.   .   .   .   .   .  

NCAA student-athletes: less mental health concerns post-pandemic

NCAA shrinks window for athletes to enter transfer portal


INDIANAPOLIS — An NCAA survey of student-athletes suggests they are experiencing fewer mental health concerns than they did at the height of the COVID-19 pandemic, but some demographics have shown more improvement than others.

More than 23,000 student-athletes participated in the NCAA Student-Athlete Health and Wellness Study between September 2022 and June 2023. The data shows that mental health concerns have decreased in all three NCAA divisions.

In men’s sports, 17% of respondents said they constantly feel overwhelmed, down from 25%, and 16% reported feelings of mental exhaustion, down from 22%. The most significant decreases came among males in Division I.

The decreases were smaller among women. It found that 44% of women’s sports participants reported feeling overwhelmed (down from 47%), and 35% reported feeling mentally exhausted (down from 38%).

As studies in 2020 and 2021 showed, students of color, those identifying on the queer spectrum and those identifying as transgender or nonbinary once again self-reported mental health struggles at higher rates.

“As schools continue to improve their mental health care services while fostering an environment of well-being, student-athletes will continue to reap the benefits of wellness and mental health care seeking,” said Brian Hainline, the NCAA chief medical officer. “That being said, we need to understand better the gap in perceived mental health concerns between men and women student-athletes.”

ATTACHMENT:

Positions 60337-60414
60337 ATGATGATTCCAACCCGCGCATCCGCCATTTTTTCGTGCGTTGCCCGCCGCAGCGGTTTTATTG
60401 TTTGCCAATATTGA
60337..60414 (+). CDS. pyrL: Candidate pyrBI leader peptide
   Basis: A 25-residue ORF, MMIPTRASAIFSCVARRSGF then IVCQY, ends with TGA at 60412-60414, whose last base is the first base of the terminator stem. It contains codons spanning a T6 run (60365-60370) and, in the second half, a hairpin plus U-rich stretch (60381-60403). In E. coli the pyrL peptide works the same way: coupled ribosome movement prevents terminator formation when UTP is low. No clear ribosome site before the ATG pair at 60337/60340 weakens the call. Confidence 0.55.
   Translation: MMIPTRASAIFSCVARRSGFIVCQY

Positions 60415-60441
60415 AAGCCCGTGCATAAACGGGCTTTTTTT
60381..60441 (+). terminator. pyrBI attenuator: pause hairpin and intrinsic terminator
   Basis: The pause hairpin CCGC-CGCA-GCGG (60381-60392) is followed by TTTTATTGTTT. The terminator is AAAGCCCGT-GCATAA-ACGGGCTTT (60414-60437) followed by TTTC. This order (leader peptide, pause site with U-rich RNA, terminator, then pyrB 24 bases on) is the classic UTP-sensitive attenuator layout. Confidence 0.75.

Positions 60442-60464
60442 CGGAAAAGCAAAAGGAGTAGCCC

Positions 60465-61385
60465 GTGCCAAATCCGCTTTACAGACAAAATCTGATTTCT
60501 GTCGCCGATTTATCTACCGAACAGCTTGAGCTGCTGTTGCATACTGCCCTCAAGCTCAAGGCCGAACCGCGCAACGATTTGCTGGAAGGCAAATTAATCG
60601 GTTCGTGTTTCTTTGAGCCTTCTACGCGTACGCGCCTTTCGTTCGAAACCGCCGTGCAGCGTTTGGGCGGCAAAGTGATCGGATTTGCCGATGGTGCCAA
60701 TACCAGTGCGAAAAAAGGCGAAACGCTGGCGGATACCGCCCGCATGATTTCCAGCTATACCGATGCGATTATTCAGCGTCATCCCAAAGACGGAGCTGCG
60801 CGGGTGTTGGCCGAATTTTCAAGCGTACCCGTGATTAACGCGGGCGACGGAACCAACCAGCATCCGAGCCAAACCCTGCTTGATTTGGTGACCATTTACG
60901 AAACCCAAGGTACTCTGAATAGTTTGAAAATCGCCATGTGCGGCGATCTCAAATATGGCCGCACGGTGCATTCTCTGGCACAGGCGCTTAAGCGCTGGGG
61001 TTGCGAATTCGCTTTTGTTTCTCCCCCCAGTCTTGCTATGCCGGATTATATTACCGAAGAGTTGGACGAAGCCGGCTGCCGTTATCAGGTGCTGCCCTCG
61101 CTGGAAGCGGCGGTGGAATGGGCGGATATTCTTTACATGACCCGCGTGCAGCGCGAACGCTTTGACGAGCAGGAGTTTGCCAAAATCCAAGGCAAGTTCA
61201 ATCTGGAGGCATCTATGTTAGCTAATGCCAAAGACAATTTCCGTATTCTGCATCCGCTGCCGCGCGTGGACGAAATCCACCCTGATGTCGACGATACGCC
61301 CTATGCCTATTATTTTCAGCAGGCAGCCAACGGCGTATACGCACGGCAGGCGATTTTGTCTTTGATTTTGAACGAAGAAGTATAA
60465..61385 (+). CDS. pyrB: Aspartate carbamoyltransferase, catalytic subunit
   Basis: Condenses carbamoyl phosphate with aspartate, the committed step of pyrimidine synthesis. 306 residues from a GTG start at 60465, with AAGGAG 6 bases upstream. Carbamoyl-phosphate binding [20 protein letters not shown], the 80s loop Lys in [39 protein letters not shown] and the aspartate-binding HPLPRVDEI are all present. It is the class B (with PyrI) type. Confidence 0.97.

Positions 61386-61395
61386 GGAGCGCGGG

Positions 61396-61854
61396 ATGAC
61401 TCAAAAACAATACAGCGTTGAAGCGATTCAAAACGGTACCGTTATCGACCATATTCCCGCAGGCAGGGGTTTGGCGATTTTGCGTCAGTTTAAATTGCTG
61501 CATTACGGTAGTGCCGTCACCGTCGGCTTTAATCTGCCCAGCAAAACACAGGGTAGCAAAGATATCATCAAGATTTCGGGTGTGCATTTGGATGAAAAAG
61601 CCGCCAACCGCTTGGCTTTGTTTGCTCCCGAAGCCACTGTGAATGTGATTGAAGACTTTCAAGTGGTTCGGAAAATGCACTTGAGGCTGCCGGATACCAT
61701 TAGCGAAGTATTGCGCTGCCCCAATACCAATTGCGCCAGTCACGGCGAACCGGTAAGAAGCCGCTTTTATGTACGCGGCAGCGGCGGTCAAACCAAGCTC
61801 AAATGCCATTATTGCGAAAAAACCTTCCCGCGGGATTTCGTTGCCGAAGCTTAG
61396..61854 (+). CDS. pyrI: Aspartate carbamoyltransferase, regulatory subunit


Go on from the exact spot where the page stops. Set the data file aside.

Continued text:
The leading cause of mental health concerns is academics-related, the survey showed, while planning for the future, financial worries, playing time and family worries were also key factors negatively impacting their mental health.

Other findings: 40% of women’s sports participants and 54% of men’s sports participants said they would feel comfortable talking with their coach about mental health concerns, a decrease of nine percentage points for women and eight for men.

Nearly 70% of all student-athletes reported having people on campus they can trust to provide support when needed, although only about 50% reported feeling comfortable seeking support from a licensed mental health provider on campus.

The full study will be released next month at the 2024 NCAA convention in Phoenix.

Overall, student-athletes identified the areas of proper nutrition, mental wellness, getting proper sleep, weight management and body image as topics that coaches and administrators should spend more time discussing with their student-athletes.



Source link

Leave a Reply

Your email address will not be published. Required fields are marked *